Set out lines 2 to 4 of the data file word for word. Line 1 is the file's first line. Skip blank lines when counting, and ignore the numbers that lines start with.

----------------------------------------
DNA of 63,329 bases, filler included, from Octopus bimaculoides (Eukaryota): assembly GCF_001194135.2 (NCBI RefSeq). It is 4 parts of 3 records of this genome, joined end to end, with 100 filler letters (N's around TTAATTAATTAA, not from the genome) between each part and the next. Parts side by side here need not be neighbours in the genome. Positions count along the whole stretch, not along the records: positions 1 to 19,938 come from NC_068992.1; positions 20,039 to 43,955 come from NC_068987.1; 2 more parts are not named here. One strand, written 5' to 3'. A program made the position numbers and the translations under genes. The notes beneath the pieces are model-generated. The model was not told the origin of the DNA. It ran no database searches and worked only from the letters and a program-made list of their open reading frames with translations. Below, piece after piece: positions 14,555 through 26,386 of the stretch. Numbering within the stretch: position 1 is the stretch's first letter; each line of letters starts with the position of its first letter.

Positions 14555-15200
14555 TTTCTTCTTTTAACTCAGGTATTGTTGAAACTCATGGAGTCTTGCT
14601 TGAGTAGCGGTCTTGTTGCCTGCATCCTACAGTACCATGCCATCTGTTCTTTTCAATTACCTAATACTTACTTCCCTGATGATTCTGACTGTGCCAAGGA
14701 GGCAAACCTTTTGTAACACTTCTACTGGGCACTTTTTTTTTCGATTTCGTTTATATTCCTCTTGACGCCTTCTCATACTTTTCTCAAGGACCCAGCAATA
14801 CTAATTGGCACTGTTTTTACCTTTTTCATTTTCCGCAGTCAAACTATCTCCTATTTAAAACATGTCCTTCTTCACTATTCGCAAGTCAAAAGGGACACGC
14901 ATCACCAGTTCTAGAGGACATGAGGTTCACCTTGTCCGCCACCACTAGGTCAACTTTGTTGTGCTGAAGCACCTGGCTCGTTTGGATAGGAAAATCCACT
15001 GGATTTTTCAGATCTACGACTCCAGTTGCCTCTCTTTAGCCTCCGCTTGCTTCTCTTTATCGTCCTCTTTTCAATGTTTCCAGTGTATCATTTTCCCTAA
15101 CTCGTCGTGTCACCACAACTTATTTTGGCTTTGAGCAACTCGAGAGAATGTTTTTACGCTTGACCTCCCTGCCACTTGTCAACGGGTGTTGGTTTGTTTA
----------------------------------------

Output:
Positions 14555-15200
14555 TTTCTTCTTTTAACTCAGGTATTGTTGAAACTCATGGAGTCTTGCT
14601 TGAGTAGCGGTCTTGTTGCCTGCATCCTACAGTACCATGCCATCTGTTCTTTTCAATTACCTAATACTTACTTCCCTGATGATTCTGACTGTGCCAAGGA